It’s one thing to understand that playing to self-interest motivates. Harnessing that self-interest advances the business’ own interests.
It’s altogether something else to create a medical group that operates as a collective or in a club-like structure. In that situation, the group members generally put their own interests ahead of the group’s interests. That all but guaranties that the group will be unable, in the long run, to survive.
That’s because every decision in, for example, a 65 partner group operated as a club, is run through 65 individual filters of “what’s best for me?” and no, or at best only a very little and inconsequential, filter of “what’s best for the group?”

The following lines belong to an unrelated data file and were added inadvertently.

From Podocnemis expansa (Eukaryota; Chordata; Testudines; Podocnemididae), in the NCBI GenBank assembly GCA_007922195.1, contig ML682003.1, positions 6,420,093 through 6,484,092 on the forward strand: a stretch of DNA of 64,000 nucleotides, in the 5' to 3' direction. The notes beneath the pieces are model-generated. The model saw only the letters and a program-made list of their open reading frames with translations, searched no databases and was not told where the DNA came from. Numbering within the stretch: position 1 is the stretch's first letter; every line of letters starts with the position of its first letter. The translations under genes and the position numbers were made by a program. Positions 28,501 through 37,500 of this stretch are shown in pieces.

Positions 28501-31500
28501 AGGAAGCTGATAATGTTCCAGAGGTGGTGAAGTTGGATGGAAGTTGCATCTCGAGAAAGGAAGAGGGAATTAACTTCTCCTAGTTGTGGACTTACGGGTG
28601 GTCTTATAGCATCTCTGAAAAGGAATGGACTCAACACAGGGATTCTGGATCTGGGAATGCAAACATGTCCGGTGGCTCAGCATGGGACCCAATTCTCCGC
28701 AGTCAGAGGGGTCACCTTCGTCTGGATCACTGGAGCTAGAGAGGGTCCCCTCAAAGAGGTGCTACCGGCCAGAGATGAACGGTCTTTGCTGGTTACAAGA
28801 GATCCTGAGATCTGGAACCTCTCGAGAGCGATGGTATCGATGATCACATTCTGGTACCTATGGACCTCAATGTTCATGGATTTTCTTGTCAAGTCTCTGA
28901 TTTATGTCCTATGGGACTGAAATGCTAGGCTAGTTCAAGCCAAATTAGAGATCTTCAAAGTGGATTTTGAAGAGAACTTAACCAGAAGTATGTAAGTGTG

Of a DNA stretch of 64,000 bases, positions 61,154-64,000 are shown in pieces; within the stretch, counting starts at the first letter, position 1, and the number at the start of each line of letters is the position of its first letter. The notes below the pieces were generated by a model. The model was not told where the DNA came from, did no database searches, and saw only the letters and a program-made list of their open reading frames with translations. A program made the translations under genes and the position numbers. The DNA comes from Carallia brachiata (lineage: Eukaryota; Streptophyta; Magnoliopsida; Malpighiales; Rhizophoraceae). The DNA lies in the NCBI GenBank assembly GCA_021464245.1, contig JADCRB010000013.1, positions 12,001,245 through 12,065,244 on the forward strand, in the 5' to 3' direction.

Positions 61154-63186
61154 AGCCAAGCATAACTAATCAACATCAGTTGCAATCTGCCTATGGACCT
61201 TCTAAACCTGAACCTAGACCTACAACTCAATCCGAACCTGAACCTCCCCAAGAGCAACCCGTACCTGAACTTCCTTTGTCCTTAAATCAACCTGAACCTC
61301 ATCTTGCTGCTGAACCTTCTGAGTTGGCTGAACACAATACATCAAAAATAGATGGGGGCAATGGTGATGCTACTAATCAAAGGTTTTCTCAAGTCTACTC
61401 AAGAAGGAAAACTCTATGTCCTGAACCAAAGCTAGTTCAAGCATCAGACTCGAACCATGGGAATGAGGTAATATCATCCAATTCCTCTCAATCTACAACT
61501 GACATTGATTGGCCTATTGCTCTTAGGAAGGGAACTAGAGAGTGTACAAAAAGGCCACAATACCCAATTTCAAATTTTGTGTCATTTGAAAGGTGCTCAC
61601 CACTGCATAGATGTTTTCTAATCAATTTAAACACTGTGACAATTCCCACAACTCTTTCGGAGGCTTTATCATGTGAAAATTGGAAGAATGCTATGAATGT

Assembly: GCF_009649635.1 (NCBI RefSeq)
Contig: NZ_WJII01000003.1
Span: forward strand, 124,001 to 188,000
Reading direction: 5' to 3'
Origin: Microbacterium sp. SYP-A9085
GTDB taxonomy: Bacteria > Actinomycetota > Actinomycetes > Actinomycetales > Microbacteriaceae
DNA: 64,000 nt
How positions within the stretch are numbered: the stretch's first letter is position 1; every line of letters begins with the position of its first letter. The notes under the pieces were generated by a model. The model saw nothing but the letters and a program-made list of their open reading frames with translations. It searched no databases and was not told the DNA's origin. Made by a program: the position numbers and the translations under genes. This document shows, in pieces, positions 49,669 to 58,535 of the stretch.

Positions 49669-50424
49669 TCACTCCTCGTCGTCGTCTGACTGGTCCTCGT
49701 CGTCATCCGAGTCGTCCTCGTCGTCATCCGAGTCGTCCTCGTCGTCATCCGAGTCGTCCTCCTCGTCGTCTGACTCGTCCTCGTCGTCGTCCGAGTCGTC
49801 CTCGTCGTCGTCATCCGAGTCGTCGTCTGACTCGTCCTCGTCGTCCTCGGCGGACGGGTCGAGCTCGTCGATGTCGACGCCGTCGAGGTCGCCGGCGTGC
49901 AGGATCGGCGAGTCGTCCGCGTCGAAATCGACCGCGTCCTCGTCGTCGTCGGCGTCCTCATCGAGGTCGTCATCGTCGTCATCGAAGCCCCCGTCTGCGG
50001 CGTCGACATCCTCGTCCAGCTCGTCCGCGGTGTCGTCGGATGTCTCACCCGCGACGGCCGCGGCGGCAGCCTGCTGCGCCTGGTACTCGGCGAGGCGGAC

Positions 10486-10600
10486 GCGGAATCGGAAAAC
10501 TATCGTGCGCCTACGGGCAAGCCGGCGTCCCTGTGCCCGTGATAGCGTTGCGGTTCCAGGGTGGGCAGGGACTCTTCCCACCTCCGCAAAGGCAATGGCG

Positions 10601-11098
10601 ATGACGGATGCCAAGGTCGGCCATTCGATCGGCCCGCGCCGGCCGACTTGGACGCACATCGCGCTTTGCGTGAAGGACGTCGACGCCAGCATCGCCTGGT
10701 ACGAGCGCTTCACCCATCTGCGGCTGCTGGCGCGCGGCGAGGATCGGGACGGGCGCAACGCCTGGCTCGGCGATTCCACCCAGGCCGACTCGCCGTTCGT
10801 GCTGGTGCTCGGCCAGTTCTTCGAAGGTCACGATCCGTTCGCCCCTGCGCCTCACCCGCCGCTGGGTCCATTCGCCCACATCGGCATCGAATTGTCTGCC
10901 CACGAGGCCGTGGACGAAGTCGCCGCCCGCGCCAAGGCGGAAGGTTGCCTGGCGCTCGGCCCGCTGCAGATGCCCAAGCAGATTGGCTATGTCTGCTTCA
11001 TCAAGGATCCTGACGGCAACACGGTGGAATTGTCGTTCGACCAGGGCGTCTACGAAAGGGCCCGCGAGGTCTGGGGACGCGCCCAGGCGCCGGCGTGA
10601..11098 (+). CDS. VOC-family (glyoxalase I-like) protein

How can the group successfully build up cash reserves? How can it determine to expand to other sites that may not be as profitable if it will impact the individual’s take home pay although it will strengthen the group’s overall competitiveness?
The solution to these issues lies not only in the design of the group’s governance structure, it lies in the make up of the group’s compensation plan.
If all you’re rewarding for is individual performance and not for group goals, you’re all but telling your partners and your non-owner physicians (and, in fact, all of your staff rewarded in that fashion) not to care about the group’s success or the group’s future, only their own: They’ll listen to you.